“We’ve had a massive increase,” she says. “We started off focusing on bringing in people as females at the graduate level, and then building that up, and then we started to focus on how do we help them to progress? Because it’s incredibly important that you keep building that pipeline.”

“As of July 2021, 43% of the overall technology teams are female. Women span a whole array of technology roles at KPMG, including data engineers, data analysts, artificial intelligence experts, developers, software testers, information security analysts, cloud engineers…the list goes on.”

IT’s Her Future initiative is now trickling into universities and colleges, too.

“We have dedicated streams which work to encourage girls from universities into technology apprentices and graduate programmes. We also hold external events for young women looking to embark on a career in STEM so they can see the options available to them at KPMG.”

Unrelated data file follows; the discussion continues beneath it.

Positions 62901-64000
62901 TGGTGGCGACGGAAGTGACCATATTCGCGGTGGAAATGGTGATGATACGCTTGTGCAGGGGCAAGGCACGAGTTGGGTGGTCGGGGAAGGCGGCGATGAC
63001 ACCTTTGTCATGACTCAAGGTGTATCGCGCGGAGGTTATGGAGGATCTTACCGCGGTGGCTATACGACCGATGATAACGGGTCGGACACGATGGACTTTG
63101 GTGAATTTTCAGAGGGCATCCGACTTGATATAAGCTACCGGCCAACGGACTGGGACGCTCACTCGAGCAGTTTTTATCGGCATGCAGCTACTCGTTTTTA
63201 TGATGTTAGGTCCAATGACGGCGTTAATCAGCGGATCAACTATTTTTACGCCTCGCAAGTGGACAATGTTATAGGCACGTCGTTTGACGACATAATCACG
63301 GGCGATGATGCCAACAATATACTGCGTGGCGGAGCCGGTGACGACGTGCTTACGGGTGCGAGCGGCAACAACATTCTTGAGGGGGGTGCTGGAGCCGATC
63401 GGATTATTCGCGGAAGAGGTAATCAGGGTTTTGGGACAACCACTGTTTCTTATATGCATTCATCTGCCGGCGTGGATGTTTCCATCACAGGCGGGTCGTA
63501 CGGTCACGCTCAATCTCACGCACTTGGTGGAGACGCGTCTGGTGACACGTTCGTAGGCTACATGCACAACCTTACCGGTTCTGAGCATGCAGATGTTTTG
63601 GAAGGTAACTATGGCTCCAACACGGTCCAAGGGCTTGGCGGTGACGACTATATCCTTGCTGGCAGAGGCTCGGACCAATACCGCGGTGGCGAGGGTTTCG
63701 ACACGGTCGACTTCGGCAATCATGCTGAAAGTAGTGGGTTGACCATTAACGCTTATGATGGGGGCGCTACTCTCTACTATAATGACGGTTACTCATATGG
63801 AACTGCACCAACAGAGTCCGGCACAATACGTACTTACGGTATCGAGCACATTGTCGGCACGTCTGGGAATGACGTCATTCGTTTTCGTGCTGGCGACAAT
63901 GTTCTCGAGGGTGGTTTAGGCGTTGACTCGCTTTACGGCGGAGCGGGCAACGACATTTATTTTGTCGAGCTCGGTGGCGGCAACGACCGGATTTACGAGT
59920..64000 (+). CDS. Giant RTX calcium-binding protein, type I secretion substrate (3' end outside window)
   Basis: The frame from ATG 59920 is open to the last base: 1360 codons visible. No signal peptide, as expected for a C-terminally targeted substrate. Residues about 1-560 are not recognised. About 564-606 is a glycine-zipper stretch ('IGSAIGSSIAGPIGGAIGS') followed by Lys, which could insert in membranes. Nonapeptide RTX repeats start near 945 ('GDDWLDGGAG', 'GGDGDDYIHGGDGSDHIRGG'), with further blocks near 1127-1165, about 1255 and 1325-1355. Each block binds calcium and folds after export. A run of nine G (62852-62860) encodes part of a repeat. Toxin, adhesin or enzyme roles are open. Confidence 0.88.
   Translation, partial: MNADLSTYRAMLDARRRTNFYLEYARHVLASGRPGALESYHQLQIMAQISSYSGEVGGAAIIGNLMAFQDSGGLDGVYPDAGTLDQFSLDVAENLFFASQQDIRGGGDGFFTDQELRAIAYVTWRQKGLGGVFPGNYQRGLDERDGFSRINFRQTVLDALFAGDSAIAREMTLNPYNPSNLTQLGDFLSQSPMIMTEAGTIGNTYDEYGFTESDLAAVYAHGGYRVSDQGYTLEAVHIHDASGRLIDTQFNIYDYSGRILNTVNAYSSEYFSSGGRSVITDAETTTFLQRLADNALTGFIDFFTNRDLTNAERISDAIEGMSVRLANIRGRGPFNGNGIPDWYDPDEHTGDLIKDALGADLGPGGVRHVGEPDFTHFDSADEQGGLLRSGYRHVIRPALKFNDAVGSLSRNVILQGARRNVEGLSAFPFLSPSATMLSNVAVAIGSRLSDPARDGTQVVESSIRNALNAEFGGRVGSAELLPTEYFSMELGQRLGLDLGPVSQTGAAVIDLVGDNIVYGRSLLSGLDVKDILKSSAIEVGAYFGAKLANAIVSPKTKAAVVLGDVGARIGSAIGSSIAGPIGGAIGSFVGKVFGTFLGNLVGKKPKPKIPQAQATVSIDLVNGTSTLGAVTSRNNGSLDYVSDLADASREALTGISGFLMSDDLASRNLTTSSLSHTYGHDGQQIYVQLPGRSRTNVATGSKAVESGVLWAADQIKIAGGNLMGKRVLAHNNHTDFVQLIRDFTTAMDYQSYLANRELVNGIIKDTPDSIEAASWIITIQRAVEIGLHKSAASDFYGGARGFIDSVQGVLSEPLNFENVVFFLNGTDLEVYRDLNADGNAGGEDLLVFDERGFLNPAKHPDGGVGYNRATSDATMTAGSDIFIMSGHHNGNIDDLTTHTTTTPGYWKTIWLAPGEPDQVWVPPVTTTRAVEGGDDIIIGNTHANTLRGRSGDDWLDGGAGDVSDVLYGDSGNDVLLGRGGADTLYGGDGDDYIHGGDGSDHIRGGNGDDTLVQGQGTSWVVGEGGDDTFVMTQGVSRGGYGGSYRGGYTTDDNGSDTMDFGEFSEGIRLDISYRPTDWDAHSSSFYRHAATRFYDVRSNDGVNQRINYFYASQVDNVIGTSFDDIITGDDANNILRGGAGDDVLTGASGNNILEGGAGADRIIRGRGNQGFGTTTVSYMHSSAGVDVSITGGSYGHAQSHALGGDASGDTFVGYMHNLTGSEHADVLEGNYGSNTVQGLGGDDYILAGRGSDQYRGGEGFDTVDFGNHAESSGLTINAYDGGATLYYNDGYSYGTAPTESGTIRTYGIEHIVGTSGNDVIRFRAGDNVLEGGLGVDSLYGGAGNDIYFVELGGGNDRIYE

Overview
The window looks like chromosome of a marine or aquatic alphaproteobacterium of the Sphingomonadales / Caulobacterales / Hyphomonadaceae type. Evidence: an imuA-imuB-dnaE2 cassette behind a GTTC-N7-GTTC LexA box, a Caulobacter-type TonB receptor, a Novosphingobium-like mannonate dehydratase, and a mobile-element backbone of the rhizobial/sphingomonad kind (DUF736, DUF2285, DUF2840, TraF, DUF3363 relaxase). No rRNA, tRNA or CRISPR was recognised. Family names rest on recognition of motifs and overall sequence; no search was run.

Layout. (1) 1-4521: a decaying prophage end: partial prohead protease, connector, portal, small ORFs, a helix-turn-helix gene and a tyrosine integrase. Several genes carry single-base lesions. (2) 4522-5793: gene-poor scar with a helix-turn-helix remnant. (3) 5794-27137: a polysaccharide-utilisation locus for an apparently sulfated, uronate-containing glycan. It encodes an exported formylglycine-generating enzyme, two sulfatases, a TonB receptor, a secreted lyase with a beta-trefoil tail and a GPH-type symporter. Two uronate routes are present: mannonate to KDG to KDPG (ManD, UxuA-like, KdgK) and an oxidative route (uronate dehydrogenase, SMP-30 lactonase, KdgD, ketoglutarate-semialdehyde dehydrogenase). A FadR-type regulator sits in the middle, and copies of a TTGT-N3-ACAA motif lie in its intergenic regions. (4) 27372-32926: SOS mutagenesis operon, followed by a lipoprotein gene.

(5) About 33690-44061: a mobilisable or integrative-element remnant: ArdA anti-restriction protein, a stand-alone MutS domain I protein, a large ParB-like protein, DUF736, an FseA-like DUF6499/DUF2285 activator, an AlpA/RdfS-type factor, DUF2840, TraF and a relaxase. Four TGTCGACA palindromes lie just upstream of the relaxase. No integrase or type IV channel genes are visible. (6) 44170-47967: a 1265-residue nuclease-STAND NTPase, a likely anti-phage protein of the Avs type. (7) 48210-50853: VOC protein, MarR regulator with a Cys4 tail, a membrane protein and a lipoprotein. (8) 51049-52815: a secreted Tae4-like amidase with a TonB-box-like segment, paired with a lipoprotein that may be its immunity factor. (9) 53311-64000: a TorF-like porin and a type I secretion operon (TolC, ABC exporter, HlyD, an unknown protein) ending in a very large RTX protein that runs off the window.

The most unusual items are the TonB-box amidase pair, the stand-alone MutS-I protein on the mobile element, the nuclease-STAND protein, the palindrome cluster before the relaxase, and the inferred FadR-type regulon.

The firm is now exploring other ways of working with higher education. For example, its relationship with the University of Nottingham focuses on advancing local data analytics skills and capabilities.

Specialists from the university’s Data-Driven Discovery Initiative (3Di) and KPMG are working together to develop new research and provide insight that will enhance data and analytics services for businesses, and the partnership will hold events to support the innovative ideas of small and medium sized enterprises in the East Midlands Region and provide data skills training to help close the digital skills gap.

The collaboration between KPMG and the University of Nottingham forms part of the university’s new programme, Digital Nottingham, which has ambitions to transform the East Midlands city through data science, technology and innovation.